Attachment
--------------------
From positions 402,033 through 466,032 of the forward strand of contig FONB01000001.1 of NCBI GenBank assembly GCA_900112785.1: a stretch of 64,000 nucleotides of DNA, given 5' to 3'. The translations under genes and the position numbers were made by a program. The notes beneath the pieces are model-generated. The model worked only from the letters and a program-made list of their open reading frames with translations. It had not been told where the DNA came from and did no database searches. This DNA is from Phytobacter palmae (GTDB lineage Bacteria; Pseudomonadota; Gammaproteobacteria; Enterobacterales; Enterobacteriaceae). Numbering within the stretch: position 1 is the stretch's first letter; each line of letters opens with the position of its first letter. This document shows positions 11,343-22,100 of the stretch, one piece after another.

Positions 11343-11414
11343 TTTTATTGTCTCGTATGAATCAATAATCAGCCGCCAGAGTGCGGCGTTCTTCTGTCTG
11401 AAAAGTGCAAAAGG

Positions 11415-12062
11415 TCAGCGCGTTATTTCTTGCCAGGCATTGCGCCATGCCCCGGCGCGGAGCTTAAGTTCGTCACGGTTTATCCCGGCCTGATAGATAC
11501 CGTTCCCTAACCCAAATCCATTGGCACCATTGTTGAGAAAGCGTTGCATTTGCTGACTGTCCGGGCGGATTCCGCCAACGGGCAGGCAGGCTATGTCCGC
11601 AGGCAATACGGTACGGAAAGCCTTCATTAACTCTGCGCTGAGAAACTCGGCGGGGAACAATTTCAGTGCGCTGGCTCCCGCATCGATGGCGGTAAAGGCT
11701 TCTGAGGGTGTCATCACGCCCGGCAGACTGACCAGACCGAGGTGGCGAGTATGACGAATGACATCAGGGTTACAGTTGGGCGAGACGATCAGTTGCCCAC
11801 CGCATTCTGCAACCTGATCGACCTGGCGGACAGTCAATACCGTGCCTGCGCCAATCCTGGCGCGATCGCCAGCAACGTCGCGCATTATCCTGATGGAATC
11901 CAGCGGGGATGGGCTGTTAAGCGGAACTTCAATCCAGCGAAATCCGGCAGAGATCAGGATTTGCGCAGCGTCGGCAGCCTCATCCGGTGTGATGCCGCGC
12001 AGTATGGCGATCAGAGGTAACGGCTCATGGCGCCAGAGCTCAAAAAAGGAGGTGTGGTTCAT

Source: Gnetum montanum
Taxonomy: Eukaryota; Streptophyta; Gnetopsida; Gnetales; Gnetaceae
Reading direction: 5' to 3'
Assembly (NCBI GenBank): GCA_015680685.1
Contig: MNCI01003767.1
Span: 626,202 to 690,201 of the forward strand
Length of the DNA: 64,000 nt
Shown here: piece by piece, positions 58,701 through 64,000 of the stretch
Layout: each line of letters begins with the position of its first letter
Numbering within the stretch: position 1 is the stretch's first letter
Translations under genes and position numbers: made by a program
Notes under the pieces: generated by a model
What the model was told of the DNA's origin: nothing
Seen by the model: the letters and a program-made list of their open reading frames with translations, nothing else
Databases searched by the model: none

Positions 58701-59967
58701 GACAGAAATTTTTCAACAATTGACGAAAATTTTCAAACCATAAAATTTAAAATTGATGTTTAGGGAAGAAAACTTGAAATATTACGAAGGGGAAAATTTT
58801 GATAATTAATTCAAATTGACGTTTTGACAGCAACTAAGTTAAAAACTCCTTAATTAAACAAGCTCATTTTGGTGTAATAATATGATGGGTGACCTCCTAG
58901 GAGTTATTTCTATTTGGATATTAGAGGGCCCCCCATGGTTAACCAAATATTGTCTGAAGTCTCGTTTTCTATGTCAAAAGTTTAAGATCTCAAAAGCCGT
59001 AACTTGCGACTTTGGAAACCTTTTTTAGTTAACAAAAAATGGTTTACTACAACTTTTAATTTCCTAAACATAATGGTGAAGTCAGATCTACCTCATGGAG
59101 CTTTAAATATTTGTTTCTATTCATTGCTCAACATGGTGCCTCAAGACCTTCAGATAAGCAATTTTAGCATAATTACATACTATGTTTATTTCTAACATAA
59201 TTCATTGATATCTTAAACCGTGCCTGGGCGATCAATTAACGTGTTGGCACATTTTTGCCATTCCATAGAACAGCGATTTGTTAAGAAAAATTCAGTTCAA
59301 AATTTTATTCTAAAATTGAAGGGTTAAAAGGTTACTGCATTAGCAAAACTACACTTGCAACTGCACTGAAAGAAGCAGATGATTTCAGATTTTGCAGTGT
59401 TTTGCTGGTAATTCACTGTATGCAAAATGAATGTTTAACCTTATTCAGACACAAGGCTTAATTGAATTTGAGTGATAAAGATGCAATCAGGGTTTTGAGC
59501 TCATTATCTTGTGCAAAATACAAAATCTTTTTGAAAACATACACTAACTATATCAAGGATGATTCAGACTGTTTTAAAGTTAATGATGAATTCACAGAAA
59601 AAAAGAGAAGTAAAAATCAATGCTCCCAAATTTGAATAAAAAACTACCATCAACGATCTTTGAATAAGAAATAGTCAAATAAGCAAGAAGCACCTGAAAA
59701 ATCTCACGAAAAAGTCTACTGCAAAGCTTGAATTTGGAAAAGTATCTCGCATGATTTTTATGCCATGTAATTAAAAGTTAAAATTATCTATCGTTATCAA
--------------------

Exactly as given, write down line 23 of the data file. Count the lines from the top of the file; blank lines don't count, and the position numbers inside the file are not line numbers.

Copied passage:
Translations under genes and position numbers: made by a program